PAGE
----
(Dec 2006) A law firm is urging football fans to claim compensation for being overcharged for replica shirts. Clyde & Co has placed an advert asking fans to get in contact if they bought England or Manchester United shirts in 2000 or 2001.

Several sportswear retailers were fined by the Office of Fair Trading (OFT) in 2003 for illegally fixing the price of these shirts. Clyde & Co says a new law means consumers can now sue the price fixers.

The law firm is acting on behalf of the consumers' association Which? because the organisation is attempting to launch a representative action on behalf of people who bought the shirts.

No win, no fee

The advert has been placed in the football magazine When Saturday Comes, urging affected fans to sign up with the law firm on a "no win, no fee" basis.

It says it is interested in hearing from customers even if they no longer have proof of purchase such as a receipt.

The OFT spent two years investigating complaints from retailers that manufacturers had refused to supply them with the shirts because they planned to sell them at a discount.

Ten companies - including Manchester United and the Football Association - were eventually fined more than £16m for colluding amongst themselves to keep the price of the replica shirts artificially high.

The sportswear retailer JJB Sports was fined £6.3m, shirt manufacturer Umbro £5.3m and Manchester United £1.5m.

New law

Which? is planning to use powers granted to it under the Enterprise Act for the first time.

This gave it the power to go to the Competition Appeals Tribunal to claim compensation for a group of consumers.

A spokeswoman said: "If a company has been found guilty of price fixing, the powers we have are, potentially, to claim some money back."

However, it is not an open and shut case.

Which? said it did not know how many people would respond to its advert and admitted it might have difficulty establishing that any of the individuals had clearly lost money.

As a result it might not, in fact, end up launching a formal claim.

"It's not always easy to establish individual loss," admitted the spokeswoman.

 

further reading about Office of Fair Trading (OFT) in 2003

http://www.footballshirtculture.com/index.php?option=com_content&task=view&id=36&Itemid=26

further reading

Football fans won't lose shirts in legal battle

A new law means thousands of football fans could win compensation against retailers found guilty of price-fixing replica shirts.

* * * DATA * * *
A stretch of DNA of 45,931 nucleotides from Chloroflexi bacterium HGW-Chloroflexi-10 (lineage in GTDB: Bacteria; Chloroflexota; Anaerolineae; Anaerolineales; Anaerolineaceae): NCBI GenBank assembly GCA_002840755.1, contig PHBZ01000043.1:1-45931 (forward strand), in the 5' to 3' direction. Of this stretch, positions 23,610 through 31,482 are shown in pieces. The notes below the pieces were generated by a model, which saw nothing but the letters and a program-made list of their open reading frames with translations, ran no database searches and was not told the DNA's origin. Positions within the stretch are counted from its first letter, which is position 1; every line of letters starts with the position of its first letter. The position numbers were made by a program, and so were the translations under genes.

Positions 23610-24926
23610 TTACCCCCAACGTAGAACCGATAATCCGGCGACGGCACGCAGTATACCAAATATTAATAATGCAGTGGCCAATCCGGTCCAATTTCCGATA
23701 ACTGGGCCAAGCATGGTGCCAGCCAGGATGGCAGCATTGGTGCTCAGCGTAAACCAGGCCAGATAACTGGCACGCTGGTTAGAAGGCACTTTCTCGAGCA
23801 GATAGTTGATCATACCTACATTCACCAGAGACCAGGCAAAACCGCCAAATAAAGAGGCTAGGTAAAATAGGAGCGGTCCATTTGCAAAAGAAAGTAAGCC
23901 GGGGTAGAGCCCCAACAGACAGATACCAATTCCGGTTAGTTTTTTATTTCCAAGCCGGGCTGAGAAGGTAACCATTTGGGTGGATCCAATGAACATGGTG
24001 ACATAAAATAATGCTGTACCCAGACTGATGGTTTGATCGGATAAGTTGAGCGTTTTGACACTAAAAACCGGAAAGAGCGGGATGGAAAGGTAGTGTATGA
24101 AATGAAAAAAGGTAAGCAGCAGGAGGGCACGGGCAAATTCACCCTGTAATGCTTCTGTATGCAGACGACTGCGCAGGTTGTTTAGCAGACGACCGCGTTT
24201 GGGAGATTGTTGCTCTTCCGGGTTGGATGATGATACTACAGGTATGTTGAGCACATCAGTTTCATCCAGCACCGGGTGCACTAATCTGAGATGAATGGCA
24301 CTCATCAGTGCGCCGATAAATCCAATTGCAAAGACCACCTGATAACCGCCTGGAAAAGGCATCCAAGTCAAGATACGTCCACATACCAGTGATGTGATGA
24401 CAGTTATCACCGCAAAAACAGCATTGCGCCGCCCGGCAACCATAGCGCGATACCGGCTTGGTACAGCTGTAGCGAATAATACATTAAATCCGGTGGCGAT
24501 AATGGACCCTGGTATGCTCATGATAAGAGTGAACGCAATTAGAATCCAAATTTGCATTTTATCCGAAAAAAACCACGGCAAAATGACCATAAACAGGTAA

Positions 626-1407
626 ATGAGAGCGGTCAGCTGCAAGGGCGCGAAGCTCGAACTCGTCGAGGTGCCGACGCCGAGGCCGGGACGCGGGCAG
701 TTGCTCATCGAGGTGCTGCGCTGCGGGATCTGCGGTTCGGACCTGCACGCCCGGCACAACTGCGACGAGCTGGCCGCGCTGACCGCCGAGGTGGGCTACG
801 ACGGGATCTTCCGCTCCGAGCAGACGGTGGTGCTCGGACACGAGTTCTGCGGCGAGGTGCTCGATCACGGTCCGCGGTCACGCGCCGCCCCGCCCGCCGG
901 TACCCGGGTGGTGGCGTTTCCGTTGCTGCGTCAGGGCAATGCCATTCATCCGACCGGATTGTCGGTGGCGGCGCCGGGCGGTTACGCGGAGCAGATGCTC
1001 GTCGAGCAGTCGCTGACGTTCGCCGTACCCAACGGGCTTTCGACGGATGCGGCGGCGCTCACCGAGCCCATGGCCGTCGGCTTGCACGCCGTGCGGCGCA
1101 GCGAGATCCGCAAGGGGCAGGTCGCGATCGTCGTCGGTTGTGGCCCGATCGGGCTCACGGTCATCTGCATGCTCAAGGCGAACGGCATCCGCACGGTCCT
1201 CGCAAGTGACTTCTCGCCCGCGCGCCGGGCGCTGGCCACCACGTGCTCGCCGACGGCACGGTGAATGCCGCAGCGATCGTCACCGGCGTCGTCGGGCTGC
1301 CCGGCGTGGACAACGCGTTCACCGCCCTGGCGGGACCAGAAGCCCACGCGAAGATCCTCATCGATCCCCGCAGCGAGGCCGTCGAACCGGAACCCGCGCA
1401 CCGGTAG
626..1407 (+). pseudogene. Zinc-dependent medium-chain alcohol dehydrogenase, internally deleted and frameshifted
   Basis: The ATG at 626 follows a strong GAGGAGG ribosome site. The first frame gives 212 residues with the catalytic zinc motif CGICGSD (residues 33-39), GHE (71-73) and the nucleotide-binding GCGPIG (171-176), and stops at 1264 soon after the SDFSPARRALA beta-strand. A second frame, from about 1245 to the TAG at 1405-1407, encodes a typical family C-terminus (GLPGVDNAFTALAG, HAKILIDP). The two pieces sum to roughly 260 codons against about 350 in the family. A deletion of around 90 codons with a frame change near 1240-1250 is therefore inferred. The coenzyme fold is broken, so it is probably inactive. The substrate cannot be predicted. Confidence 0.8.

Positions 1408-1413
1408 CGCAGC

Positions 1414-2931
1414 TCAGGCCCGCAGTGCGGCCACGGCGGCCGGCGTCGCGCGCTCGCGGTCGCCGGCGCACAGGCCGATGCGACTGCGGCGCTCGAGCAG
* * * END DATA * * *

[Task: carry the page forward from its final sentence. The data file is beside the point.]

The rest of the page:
The proposed claim follows a successful prosecution which fined ten businesses - including JJB Sports and Allsports, Umbro, Manchester United and the Football Association - a total of £18.6m for overcharging for England and United shirts in the 2000/1 and 2001/2 seasons.

The Enterprise Act now makes it easier for consumers to bring a claim against companies like this - as they no longer have to pay costs if they lose.

Legal firm Clyde & Co has advertised in football magazine When Saturday Comes to find disgruntled purchasers and has pledged to represent any fans in a collective "no win, no fee" case.

"A new law about collective claims has given consumers a new weapon. Before that, anyone taking individual action would have faced big obstacles," Mark Warrington, a competition lawyer at Clyde & Co, said.

Solicitors believe the conned fans could win up to £20 compensation for each shirt as supporters would have paid up to £45 for Umbro shirts, which cost as little as £7 to make, after the sellers acted together to hike up the price.

The Consumers' Association magazine which is behind the move, using the powers of the new Act, said that a receipt does not necessarily have to be produced.

Manchester United and England fans are being urged to join an action against sportswear retailers found guilty of illegally fixing replica shirt prices. The law firm Clyde & Co is seeking claimants to join a multimillion-pound action against retailers who operated a cartel during the 2000-01 and 2001-02 seasons, and has taken out adverts in regional papers to find them.

The proposed claim follows an Office of Fair Trading prosecution in 2003 that fined ten businesses including JJB Sports and Allsports, the shirt manufacturer Umbro, Manchester United and the Football Association a total of £18.6m for engaging in price-fixing. JJB were fined £8.3m and Umbro £6.6m, although both fines were reduced on appeal in 2005.

The new claim seeks to exploit a recent amendment to competition law that allows consumers to seek individual redress from the competition appeals tribunal on a no-fee basis.

In the first case of its kind lawyers will seek to recover £15-£20 on every England and Manchester United shirt purchased from relevant retailers during the two seasons covered by the OFT ruling, though they have not yet finalised which retailers they will target.

Mark Warrington, a competition lawyer at Clyde & Co, said: "We are trying to pull together people who purchased England or Man United shirts in the relevant period to make a claim on the grounds that had it not been for the fact a cartel was in operation the shirts would have been significantly cheaper."

Warrington accepted that it was unusual for a solicitor to advertise for claimants, but said it was the only way of identifying those who may have been affected.

 

 

 

 

 


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